Pop Culture #690

Pop Culture #690

One of the pleasures that often gets overlooked in movies (and television) is world-building. It’s the kind of term that gets thrown around a lot, usually to justify adding a bunch of special guests soap-opera style, but it’s the idea of visiting a fully realised fantasy world that often makes a show a success – when it’s done well.
Strangely, the best recent example of this was a super-hero movie, which isn’t exactly a genre known for spending much time at all looking at what’s going on behind the costumed leads: Black Panther (which is out now on DVD and blu-ray) spent a large chunk of time set in the fictional super-advanced African nation of Wakanda, and once there it spent a surprisingly large chunk of that time exploring and explaining just how things worked.
The country was more the star of the show than the lead, and it paid off: while recent superhero movies have moved away from the idea that the audience can put themselves in the hero’s place, with Wakanda we’re given a country that actually looks like a fun place for regular people (that is, us) to visit. It’s not an easy thing to do either – compare the Wakanda in Black Panther with the one shown in the most recent Avengers movie and while they’re meant to be the same place, there’s a world of difference there. Which probably explains why it’s so rarely done even though it’s such a sure-fire crowd-pleaser – the six Lord of the Rings movies were at times little more than tourism videos for Middle-Earth, and Game of Thrones has worked hard to make Westeros a living, breathing collection of kingdoms.
But there’s plenty of dud fantasy movies that worked hard to bring their setting to life too (remember the World of Warcraft movie?); it’s clear that while an exciting location is something audiences respond to, if nothing interesting is happening there they’re not going to stick around. There’s got to be a human element in there as well: in Wakanda it’s a tale of a king facing a challenger who, despite being a murderous criminal, also makes some good points about how the kingdom’s being run (which also provides a great excuse to wander around that kingdom).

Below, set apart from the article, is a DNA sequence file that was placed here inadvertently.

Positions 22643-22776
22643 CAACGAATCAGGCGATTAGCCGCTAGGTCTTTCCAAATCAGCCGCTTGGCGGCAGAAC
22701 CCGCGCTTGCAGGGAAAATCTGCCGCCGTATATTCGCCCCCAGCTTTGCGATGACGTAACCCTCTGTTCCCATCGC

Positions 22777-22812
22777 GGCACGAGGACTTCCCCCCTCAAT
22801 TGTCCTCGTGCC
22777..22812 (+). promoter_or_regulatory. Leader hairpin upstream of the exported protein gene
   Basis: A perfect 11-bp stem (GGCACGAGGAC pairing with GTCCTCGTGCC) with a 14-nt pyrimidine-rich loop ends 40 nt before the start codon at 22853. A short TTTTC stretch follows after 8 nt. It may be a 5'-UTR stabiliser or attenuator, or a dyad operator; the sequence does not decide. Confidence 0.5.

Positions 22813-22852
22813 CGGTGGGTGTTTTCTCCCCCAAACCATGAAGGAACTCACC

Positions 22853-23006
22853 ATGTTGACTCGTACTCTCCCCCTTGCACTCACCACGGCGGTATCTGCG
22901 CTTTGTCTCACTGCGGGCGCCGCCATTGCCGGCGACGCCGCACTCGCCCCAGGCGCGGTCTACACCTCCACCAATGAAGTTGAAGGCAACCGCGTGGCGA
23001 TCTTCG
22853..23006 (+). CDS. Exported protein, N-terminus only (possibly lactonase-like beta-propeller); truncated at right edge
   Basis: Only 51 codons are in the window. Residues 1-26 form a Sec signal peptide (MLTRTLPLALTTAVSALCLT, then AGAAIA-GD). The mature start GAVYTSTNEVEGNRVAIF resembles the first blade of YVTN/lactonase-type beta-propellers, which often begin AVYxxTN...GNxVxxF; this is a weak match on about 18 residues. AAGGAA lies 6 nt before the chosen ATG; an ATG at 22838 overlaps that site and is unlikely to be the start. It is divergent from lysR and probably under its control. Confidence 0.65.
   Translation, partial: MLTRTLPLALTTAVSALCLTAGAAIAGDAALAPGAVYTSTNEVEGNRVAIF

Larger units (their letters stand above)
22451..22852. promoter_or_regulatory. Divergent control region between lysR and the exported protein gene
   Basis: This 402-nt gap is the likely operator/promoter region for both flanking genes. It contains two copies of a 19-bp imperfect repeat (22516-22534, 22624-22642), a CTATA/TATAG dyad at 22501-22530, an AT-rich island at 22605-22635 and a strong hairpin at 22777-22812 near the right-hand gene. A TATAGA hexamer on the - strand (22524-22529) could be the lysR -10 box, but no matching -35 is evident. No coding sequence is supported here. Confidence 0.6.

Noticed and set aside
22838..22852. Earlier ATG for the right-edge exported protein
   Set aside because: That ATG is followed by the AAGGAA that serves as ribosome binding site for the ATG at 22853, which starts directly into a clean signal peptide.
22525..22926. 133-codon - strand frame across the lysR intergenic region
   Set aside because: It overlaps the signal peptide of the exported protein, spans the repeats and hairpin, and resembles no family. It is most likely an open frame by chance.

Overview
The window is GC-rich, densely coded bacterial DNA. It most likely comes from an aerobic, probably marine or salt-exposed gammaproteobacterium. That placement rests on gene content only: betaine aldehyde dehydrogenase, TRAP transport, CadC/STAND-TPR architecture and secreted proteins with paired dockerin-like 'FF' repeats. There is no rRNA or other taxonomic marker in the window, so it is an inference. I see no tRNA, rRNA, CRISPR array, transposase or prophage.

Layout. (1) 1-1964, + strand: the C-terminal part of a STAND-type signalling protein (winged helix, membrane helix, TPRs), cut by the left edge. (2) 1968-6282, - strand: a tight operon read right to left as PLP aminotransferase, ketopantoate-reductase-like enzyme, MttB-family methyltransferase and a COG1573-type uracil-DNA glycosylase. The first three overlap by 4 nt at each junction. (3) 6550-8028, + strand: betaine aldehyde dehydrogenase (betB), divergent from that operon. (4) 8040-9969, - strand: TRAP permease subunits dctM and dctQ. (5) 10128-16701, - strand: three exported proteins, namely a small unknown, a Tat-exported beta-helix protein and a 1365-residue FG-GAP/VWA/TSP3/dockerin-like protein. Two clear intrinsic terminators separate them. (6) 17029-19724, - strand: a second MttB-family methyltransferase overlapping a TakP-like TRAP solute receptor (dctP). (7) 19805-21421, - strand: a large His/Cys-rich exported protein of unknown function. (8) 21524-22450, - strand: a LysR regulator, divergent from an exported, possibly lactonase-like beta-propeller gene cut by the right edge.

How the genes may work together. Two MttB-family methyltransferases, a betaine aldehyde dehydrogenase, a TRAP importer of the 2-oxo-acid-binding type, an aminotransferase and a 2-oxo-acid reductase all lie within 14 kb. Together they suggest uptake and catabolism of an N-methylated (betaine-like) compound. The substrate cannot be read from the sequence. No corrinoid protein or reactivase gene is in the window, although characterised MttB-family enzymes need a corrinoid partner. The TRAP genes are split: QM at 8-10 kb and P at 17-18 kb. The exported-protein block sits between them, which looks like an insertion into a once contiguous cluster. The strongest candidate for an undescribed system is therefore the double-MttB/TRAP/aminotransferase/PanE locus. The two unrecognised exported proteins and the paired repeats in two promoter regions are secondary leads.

Of course, one of the most famous locations in television history was entirely based on a personal journey: The Village in 60s spy series The Prisoner (also now out on DVD) was a creepy yet cheery setting where the “retired” spy known only as Number Six (Patrick McGoohan) finds himself dealing with various bizarre and surreal situations seemingly linked to why his abruptly quit his job. A mix of prison and holiday resort where no-one is to be trusted, it’s probably not the kind of place audiences would like to spend time in for real – but it’s definitely a major part of this classic series’ lingering appeal. It’s a rare example of a television series where the setting isn’t just part of the story, it’s a reflection of the characters state of mind; while in recent years series have expanded on that idea (Mr Robot and Legion come to mind), in many ways the original is still the best.
Written by Anthony Morris